2005 Chrysler 300C
This 2005 review is representative of model years 2005 to 2010.
By Dan Jedlicka of MSN Autos
The first Chrysler 300 arrived for 1955 as the first mass-produced American 300-horsepower car you could buy without being wealthy. The hand-built 1930s Duesenberg had 300 horsepower, but cost more than $15,000 and was for millionaires—when average folks had a hard time scraping together about $600 for a new Ford.
Colorful 300 History
The C300 came only with an automatic transmission and such items as leather upholstery. It was a prestige item, although some C300 buyers who got it because it was Chrysler's flagship felt that its sport suspension was too firm and traded for softer-riding upper-line Chryslers.
The boldly styled new 2005 Chrysler 300 is a sedan, with no coupe version in sight. But it's also large and luxurious—and is Chrysler's flagship model. The top-line $32,370 300C has leather upholstery, an automatic transmission and a modern 340-horsepower version of the HEMI V8.
Not to be confusing, but Chrysler called the 1956 300 the "300B," putting the letter behind the numbers. It continued that practice with subsequent letters until it dropped the last rear-wheel-drive 300 model in 1965. That one was the "300L."
Chrysler is transferring the 300 model designation from its front-wheel-drive 300M sedan, which arrived a few years ago and only has been offered with a V6.
"The 300 is one of those instantly popular cars that comes along once in a blue moon—and is the hot car of the moment," said Michael Flynn, director of the Office for the Study of Automotive Transportation at the University of Michigan.
"The major test will be if the 300 will have staying power over a 4- to 5-year period," said David Cole, chairman of the Center for Automotive Research in Michigan. "Chrysler certainly has done a terrific job marketing its HEMI V8, which has been put in its trucks."
The 300C is a big auto with lots of power and torque that can tow such things as large boats. Many Americans tow, but such sedans vanished years ago and were replaced by gas-guzzling sport-utility vehicles many drivers no longer want.
The HEMI V8 delivers an estimated 17 mpg in the city and 25 on the highway—figures a muscular sport utility can't match.
The $22,970 Base 300 has a 190-horsepower V6, and the midrange $26,770 Touring and $29,265 Limited versions have a 250-horsepower V6.
The 190-horsepower V6 provides an estimated 21 mpg in the city and 28 on highways. The 250-horsepower V6 provides 19 and 27. Neither V6 has Chrysler's cylinder deactivation system.
Anti-lock brakes, traction control and an anti-skid system are standard on the Touring, Limited and 300C and optional for the Base trim level.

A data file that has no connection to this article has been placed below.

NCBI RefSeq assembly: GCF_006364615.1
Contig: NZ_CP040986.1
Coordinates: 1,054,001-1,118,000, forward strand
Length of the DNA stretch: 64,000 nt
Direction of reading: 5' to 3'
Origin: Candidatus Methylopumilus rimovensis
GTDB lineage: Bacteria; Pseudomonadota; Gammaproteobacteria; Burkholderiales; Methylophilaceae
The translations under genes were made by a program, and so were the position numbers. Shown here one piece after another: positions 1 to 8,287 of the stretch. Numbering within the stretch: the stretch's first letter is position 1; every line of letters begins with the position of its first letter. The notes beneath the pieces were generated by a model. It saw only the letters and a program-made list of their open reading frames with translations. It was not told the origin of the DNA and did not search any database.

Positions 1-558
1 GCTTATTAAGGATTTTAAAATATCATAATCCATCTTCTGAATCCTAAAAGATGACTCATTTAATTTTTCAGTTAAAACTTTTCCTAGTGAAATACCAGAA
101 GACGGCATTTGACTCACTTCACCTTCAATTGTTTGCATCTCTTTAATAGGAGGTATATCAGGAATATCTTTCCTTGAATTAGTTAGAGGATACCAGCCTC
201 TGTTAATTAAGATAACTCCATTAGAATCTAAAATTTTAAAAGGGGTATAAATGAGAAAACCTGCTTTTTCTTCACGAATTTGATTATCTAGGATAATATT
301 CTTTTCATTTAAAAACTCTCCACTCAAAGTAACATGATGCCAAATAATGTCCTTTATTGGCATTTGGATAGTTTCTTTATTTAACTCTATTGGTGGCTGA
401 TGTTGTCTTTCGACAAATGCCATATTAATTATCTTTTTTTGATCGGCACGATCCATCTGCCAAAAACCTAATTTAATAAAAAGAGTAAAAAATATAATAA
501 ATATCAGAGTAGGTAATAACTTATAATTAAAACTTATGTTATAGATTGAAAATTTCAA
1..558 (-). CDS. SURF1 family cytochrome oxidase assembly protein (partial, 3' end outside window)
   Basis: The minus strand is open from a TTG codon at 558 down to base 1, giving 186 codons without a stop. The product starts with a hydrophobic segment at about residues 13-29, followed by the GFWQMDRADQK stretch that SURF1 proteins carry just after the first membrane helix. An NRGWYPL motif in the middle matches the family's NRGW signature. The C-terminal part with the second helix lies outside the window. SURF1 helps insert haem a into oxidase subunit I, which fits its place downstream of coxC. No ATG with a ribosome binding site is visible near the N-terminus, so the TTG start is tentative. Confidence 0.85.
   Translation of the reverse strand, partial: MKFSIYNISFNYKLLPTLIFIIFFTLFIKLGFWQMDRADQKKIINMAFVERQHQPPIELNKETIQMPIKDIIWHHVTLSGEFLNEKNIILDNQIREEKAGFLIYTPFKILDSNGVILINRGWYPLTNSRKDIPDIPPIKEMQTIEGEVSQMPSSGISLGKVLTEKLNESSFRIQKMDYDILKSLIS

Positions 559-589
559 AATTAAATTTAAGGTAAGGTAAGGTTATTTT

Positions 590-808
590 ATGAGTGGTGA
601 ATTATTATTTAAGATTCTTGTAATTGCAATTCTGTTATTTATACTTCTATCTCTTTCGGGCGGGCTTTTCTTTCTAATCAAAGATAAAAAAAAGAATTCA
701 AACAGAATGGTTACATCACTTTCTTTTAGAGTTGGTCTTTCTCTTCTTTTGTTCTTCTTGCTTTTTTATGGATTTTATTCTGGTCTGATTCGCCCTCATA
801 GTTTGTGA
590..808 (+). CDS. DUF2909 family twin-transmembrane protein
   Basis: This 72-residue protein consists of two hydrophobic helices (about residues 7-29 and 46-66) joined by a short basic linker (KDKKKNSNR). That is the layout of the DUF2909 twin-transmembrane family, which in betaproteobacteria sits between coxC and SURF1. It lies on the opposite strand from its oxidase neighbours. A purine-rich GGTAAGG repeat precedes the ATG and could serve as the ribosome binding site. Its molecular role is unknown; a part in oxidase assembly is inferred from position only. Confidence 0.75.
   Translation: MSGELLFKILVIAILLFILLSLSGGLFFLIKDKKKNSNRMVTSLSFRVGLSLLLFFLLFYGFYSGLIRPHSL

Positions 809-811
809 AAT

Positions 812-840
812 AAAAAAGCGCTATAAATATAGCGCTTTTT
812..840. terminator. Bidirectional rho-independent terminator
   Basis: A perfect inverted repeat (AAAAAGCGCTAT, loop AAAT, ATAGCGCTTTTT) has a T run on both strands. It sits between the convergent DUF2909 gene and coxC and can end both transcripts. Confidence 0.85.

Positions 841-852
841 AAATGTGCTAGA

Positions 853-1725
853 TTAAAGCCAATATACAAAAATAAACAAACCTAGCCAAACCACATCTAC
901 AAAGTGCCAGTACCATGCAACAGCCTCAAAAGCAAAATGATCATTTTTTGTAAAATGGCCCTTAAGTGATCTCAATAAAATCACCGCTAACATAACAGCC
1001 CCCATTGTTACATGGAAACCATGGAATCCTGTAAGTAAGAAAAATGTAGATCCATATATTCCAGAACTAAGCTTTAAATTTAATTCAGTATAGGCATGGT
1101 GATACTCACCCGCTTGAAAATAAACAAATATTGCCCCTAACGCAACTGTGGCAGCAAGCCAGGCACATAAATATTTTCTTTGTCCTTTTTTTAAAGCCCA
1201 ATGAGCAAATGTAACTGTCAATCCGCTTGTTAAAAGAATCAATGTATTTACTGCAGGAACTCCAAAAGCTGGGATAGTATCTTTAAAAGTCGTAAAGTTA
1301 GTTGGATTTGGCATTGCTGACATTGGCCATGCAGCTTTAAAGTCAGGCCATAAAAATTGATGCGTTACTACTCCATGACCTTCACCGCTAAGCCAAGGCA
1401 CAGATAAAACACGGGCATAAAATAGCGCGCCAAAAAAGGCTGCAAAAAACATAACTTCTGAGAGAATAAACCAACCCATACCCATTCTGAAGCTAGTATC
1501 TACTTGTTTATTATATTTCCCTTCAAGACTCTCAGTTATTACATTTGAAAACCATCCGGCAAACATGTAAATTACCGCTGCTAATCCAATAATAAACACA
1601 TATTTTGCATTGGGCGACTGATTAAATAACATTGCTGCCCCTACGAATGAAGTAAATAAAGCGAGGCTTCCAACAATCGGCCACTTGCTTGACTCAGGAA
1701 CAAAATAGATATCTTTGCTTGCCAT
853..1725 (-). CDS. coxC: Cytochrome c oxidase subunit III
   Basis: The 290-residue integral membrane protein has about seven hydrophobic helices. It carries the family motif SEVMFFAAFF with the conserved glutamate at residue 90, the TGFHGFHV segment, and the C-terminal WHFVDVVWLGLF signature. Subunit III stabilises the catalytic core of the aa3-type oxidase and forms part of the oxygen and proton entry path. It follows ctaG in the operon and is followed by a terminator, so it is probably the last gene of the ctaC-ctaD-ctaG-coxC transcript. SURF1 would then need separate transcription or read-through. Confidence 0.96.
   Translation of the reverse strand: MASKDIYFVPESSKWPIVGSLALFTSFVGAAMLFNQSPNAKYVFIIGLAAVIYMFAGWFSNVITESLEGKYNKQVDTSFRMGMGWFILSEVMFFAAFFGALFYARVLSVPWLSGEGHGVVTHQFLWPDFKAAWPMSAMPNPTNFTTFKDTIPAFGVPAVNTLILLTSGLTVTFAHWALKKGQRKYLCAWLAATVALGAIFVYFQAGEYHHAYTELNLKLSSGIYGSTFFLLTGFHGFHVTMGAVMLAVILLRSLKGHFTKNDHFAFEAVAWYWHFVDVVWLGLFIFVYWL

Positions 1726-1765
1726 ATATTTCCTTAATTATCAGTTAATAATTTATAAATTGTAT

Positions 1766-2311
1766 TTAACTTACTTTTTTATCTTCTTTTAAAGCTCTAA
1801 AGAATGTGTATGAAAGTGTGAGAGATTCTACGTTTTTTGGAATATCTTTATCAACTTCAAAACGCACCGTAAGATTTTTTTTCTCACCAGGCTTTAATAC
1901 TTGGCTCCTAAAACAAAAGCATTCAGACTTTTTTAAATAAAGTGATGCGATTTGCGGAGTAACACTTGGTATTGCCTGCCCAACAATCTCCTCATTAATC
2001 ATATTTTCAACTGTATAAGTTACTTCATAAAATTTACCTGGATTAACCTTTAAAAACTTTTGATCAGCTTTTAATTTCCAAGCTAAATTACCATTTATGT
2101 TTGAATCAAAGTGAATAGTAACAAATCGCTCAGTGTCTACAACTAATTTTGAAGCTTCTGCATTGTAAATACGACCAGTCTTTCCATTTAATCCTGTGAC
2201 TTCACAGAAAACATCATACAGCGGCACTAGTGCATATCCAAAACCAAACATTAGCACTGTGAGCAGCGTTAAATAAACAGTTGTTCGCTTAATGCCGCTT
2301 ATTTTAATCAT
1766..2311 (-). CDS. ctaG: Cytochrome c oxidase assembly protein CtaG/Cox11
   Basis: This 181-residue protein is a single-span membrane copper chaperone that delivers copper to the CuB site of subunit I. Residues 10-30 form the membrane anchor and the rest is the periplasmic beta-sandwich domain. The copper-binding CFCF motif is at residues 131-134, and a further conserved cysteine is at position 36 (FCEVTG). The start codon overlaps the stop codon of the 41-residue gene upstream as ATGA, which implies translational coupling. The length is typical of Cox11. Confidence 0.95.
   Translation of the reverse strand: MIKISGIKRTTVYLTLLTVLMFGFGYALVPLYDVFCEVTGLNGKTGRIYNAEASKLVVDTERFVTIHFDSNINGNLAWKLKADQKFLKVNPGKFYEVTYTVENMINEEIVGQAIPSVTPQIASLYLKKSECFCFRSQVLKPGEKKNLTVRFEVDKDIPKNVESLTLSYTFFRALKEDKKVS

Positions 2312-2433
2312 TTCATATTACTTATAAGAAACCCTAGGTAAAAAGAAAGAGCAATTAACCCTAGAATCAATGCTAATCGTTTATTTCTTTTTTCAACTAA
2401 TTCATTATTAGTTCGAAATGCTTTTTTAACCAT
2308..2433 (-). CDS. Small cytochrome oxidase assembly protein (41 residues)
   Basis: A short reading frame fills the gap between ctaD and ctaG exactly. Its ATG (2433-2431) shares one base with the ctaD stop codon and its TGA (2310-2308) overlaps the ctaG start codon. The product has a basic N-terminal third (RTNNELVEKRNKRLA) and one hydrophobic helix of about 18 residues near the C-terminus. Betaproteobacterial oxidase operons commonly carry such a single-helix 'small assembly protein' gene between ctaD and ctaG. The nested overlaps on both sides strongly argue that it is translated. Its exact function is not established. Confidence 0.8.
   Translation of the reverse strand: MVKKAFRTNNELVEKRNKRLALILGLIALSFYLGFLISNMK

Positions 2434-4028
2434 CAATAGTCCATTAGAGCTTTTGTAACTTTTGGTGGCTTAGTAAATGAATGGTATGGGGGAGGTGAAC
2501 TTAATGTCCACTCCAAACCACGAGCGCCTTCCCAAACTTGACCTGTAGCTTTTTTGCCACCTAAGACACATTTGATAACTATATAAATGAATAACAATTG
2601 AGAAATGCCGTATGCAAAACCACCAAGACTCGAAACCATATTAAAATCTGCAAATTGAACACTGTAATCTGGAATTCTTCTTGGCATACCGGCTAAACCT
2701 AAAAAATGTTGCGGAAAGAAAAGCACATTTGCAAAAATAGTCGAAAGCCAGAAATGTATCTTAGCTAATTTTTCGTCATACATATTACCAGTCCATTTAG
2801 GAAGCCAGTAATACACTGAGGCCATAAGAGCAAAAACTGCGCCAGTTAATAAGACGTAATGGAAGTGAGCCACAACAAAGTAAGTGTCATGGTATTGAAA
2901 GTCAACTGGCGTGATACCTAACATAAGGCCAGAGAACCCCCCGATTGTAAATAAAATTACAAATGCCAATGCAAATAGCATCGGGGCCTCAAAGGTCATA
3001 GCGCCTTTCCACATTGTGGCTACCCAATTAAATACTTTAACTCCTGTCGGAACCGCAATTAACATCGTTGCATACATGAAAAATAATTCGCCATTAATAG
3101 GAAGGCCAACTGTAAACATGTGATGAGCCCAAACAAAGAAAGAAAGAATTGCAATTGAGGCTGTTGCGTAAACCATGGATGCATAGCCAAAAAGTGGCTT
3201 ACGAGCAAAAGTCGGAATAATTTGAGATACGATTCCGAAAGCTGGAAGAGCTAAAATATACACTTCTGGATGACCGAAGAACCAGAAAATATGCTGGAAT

The 300C has big 18-inch wheels and fairly wide 60-series tires, while the V6 versions have 17-inch wheels and narrower 65-series tires.
Comfort and Convenience
The 300C adds a sportier suspension, larger brakes, tortoise shell style interior accents, dual-zone automatic climate control and, of course, dual exhausts.
Options include power adjustable pedals and walnut wood interior accents. Safety extras include front and rear side-curtain airbags and a rear object detection system. That system is a good idea because it's impossible for a driver to see the back end of the 300 through the rear window.
The quick steering has good road feel, and a Mercedes E-Class suspension helps provide sharp handling. The ride is on the firm side, but is supple. The brake pedal has a reassuring feel, and stopping distances from highway speeds are short.
Gauges have a nice classic style—as does the dashboard analog clock—and can be easily read. Climate controls are large, but sound system controls are rather small. There is a big center console storage area and decent beverage holders. Thick roof pillars hamper rear visibility, but overall visibility is good. Rear windows roll all the way down.
The roomy trunk has a low, wide opening, flat floor and a lid that smoothly raises on struts that don't rob cargo space. Neither does the compact rear suspension. The 60/40 split-folding rear seats allow more cargo room.
The hood also raises on struts, and fluid filler areas can be readily reached.
The new 300—especially the 300C—is reminiscent of big, old, spacious domestic sedans, but is far better than they were. The 300C costs more than some people would expect to pay for a Chrysler sedan. But it looks and feels more expensive than it is—and gives Chrysler its first entry in the foreign-car-dominated sports-luxury sedan market.